• You’re so right, Tina. Part of the journey MUST be through the dark – whatever “dark” means to each of us. My daughter likes to fast-forward through the sad parts of movies, but I always tell her that if she doesn’t watch the sad part, the happy part won’t feel as happy. It’s true about life, too, I guess. The hard parts make the small victories even sweeter. 😉

      Thanks for the reminder.

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  7. However you want to define your posts, almost all have been helpful because you have a gift for dissecting your feelings on writing, from angles that can shine a light on the way out of our blocks. Please do not suspend blogging 🙂 but it’s my impression you put yourself under a lot of stress to offer up a wealth of information to all us readers – your own writing and “diary”, books you’ve read, other links etc. Your bar is up so high you might want to lower it a wee bit and give yourself a bit of a breather by cutting down for example on your posting schedule, or cutting out the need to offer us all those links each and every week?… Cinnamon chai at the coffee shop is a step in the right direction, and a bit of meditation (like Barbara Ward) might also help untangle your doubts…

    • Thank you so much, Bea. Your comment felt like a warm hug. Thank you.

      I am encourage to hear that, despite many of them being a bit of a bummer, you still find my posts helpful. They are helpful to me, too. Believe me. Even this quick stroll down memory lane was immensely enlightening for me. I’m not sure what I’m going to DO with that information, but it’s always better when you’re able to see things more clearly.

      And thank you for suggesting that I might want to “lower the bar” and make more room in my life for cinnamon chai at the coffee shop. That idea is always on my radar, though I usually find that when I sit down at the keyboard, putting these posts together the way I do is something of a compulsion. 😉 Plus, honestly, I enjoy it. I really do.

      And – yes! – meditation is also in my near-future plans. I have missed it (and my yoga practice) immensely over this crazy-busy summer.

      Glad you made it home safe and sound from your visit to the U.S. I have to say that your post comparing your experience here to your life in Rome was very eye-opening. What a gift you’ve given by providing your perspective to those of us who may sometimes take the abundance here for granted. You’ve given me a lot to think about.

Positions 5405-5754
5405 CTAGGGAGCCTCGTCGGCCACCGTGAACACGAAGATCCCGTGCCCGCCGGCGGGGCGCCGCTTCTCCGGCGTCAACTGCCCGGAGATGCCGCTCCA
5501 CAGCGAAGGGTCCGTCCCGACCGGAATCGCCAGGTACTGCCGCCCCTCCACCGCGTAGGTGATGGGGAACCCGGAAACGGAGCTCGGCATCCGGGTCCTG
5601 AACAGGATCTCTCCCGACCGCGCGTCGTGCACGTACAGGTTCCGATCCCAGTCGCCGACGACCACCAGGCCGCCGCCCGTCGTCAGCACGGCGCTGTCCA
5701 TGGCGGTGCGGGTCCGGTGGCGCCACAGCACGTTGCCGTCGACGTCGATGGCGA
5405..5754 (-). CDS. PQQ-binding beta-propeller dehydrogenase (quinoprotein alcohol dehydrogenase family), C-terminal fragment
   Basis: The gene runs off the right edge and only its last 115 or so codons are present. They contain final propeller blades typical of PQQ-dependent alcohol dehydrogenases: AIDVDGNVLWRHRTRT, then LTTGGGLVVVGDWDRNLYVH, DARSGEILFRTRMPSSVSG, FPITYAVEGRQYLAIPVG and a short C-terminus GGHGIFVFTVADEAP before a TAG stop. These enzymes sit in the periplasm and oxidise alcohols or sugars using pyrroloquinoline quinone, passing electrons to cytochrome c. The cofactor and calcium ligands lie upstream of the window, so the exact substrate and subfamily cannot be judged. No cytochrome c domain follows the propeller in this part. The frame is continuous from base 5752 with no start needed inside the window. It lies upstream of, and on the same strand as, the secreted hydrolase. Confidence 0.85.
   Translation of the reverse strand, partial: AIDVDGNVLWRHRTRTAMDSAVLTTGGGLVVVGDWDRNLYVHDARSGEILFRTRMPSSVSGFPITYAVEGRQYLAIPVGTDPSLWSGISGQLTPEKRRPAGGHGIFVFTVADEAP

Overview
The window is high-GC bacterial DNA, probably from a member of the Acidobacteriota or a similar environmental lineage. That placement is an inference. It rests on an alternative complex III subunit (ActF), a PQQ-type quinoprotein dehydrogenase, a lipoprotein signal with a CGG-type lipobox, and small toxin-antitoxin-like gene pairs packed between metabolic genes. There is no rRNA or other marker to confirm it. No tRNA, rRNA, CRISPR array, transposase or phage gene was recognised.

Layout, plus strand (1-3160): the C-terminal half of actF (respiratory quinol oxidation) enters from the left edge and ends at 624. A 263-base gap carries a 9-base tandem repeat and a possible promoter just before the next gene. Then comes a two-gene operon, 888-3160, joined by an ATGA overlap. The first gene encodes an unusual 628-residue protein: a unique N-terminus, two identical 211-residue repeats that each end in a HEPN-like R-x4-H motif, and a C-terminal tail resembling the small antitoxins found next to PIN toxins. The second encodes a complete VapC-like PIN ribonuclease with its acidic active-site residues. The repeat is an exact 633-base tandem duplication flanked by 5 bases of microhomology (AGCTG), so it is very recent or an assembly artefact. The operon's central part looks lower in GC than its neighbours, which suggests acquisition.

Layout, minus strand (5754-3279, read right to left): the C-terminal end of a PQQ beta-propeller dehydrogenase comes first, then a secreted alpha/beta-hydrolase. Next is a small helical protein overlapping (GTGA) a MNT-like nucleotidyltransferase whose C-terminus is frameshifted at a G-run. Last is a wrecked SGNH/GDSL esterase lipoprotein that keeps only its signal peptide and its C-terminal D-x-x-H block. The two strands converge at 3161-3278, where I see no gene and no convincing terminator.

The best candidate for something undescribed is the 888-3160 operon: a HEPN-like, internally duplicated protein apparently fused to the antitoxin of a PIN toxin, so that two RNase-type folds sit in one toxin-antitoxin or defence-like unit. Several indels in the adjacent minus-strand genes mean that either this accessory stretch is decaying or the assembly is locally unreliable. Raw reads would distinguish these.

• Summers can throw us all off kilter … which can have the effect of a positive push to reappraise our routines. Conversations with you are so … real 🙂 What should show through my posts on the US – I’ll probably write just a couple more re. my latest trip – is that I’m a great fan of the States, just perplexed by some human irrationalities 🙂

      • You’re so right, Bea. I always perceived my inclination to pause and think about my life in the fall as a practice brought on by the beginning of the autumn season. I never thought that it might also be a response to the ending of the summer chaos, but I think you may be on to something there! 🙂

        And, yes, there are many human irrationalities to perplex and baffle us.

  8. I don’t think you missed your path. But you might want to examine if you are interested in taking a new curve in that path. Is there a genre of writing that you have wanted to try and haven’t had time? Maybe its time. When is the last time you tried something new? Even if it isn’t writing related? I have taken some time off this summer from writing. I have been trying some other hobbies and not only do I have some new things to write about because of those experiences, I have also decided to try some short fiction. I hope you give yourself a chance to do something else for a little while. It is good for your soul. (And we will all understand!)

    • Funny you should ask about trying something new. I’ve been thinking about experimenting with some sculpting lately. Not sure why the idea popped into my head, but I think it’s something I’m going to play around with soon. 🙂 Who knows? Maybe it will provide some writing inspiration as well!

      Thanks for the support and encouragement. xo